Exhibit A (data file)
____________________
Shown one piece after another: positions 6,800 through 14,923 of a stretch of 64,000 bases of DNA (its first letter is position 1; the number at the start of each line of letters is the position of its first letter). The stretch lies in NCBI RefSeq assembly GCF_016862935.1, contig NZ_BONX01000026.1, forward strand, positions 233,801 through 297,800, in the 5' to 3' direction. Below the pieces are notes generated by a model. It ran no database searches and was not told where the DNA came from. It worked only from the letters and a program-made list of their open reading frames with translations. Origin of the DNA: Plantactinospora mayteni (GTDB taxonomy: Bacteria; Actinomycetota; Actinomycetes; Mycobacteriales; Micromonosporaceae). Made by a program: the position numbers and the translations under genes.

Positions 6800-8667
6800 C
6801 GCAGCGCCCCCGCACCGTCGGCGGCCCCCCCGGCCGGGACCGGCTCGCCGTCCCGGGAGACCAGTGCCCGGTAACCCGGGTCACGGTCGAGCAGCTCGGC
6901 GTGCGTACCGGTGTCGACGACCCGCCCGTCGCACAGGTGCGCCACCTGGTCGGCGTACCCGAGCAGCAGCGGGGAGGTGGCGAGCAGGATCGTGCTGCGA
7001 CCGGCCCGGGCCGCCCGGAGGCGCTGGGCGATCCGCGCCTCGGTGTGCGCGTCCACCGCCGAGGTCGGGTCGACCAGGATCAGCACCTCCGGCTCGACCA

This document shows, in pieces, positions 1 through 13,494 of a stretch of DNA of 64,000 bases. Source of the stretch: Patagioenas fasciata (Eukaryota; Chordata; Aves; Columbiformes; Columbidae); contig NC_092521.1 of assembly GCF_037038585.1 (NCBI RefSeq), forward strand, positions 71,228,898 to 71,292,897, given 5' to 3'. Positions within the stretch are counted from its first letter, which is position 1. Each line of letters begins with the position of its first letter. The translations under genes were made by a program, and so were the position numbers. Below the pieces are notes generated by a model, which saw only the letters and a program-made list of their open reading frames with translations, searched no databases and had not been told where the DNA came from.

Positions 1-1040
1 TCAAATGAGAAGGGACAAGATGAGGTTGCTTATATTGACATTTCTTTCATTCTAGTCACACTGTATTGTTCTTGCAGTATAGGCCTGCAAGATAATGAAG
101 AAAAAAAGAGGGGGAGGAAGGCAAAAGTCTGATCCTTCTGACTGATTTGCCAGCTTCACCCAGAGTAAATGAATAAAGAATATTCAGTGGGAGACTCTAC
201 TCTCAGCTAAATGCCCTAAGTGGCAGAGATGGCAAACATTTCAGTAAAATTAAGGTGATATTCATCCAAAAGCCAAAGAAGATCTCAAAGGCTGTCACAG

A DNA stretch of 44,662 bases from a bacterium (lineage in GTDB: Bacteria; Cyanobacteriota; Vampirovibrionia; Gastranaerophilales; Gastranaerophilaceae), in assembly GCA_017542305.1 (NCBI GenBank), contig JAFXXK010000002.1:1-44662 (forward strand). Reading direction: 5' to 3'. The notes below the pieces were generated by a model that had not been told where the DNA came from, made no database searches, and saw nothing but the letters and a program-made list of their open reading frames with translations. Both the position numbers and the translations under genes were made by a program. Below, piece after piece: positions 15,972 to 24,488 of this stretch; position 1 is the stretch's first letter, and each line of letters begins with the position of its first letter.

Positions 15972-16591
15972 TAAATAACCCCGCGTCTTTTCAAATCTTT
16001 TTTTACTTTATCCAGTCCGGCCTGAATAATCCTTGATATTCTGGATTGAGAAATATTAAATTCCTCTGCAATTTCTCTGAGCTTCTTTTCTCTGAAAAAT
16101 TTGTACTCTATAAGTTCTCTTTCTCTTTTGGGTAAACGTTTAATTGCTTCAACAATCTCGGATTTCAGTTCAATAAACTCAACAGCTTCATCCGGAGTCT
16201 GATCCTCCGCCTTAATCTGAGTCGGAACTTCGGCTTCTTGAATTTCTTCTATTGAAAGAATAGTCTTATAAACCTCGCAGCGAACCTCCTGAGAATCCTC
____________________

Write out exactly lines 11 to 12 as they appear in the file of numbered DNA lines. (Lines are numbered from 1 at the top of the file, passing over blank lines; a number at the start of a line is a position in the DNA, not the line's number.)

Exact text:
201 TCTCAGCTAAATGCCCTAAGTGGCAGAGATGGCAAACATTTCAGTAAAATTAAGGTGATATTCATCCAAAAGCCAAAGAAGATCTCAAAGGCTGTCACAG

A DNA stretch of 44,662 bases from a bacterium (lineage in GTDB: Bacteria; Cyanobacteriota; Vampirovibrionia; Gastranaerophilales; Gastranaerophilaceae), in assembly GCA_017542305.1 (NCBI GenBank), contig JAFXXK010000002.1:1-44662 (forward strand). Reading direction: 5' to 3'. The notes below the pieces were generated by a model that had not been told where the DNA came from, made no database searches, and saw nothing but the letters and a program-made list of their open reading frames with translations. Both the position numbers and the translations under genes were made by a program. Below, piece after piece: positions 15,972 to 24,488 of this stretch; position 1 is the stretch's first letter, and each line of letters begins with the position of its first letter.